Nigerian President Goodluck Jonathan signed a bill into law on Monday that criminalizes same-sex relationships, despite growing pressure from Western countries to recognize gay and lesbian rights, Reuters reports.
Sodomy is already punishable by jail under existing Nigerian federal law, but under the new law, same-sex relationships in Nigeria may now result in penalties of up to 14 years in prison.
It is also now a crime to have a meeting of gays, or to operate or go to a gay club, society or organization.
The bill was passed by Nigeria's national assembly in May, but the president delayed signing it into law.
Several Western nations have threatened to halt aid to countries that oppress gay and lesbian rights, which has held back anti-gay legislation in Uganda and Malawi. The threats hold little weight over Nigeria, however, a country that funds its budget with an oil output of 2 million barrels per day.
"Yes, Mr. President had signed the bill into law," presidency spokesman Reuben Abati told Reuters. "A statement will be issued on it within the week."
The bill states:
Persons who enter into a same-sex marriage contract or civil union commit an offence and are each liable on conviction to a term of 14 years in prison... Any person who registers, operates or participates in gay clubs, societies and organizations or directly or indirectly makes public show of same-sex amorous relationship in Nigeria commits an offence and shall each be liable on conviction to a term of 10 years in prison.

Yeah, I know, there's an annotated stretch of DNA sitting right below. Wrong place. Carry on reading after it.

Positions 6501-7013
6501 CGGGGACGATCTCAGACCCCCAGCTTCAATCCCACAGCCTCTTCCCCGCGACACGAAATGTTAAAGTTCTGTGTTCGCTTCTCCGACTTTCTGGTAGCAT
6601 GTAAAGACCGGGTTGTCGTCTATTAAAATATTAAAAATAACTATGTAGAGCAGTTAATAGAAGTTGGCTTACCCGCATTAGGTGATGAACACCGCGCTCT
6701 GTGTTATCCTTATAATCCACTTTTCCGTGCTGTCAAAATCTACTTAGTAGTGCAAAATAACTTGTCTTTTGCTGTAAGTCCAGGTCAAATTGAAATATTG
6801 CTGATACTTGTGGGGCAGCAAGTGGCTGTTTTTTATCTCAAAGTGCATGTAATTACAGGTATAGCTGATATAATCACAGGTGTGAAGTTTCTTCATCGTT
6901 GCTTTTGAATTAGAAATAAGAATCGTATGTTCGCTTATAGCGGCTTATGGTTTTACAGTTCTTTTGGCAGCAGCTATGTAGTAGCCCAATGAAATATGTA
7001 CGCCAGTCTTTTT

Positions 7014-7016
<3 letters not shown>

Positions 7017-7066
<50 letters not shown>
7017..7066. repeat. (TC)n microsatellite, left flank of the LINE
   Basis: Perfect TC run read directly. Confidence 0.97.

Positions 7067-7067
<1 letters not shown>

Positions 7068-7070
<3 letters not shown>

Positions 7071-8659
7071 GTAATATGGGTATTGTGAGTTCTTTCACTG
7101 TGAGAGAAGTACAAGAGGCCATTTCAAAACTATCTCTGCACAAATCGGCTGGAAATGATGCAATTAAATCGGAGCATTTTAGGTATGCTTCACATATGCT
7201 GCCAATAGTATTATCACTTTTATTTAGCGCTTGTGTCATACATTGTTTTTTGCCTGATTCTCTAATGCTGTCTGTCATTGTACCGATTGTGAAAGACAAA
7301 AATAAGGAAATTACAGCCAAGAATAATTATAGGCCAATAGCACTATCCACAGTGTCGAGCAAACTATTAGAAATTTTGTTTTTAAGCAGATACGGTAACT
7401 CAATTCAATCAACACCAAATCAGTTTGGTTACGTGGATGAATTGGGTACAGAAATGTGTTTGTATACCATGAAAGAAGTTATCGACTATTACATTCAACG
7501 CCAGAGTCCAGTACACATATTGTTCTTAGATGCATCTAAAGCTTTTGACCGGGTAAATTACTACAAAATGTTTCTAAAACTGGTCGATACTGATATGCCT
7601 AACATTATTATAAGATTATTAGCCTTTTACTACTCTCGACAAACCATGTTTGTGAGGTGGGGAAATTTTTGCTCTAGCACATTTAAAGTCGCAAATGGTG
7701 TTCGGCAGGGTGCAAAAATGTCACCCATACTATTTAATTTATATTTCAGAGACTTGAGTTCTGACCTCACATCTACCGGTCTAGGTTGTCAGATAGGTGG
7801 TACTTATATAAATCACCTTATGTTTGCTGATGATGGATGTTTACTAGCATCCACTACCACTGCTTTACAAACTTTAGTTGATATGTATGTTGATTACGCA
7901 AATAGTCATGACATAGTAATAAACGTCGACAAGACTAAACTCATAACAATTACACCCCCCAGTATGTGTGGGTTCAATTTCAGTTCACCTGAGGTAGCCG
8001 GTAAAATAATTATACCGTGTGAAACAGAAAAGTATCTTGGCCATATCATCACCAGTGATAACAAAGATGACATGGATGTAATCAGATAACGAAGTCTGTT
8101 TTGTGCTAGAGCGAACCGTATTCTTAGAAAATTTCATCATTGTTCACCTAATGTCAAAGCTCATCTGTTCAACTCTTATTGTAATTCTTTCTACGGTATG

U.S. Secretary of State John Kerry released an official statement Monday morning:
The United States is deeply concerned by Nigeria's enactment of the Same Sex Marriage Prohibition Act.
Beyond even prohibiting same sex marriage, this law dangerously restricts freedom of assembly, association, and expression for all Nigerians. Moreover, it is inconsistent with Nigeria's international legal obligations and undermines the democratic reforms and human rights protections enshrined in its 1999 Constitution.
People everywhere deserve to live in freedom and equality. No one should face violence or discrimination for who they are or who they love.
We join with those in Nigeria who appeal for the protection of their fellow citizens' fundamental freedoms and universal human rights.
Human Rights First said that the law "further institutionalizes discrimination against lesbian, gay, bisexual, and transgender (LGBT) people and threatens the human rights of all Nigerians."
"Human Rights First calls on the United States to urge President Jonathan to repeal this law, decriminalize homosexuality, monitor patterns of hate crime against LGBT people, and address impunity for violent acts," the organization said in a statement on Monday.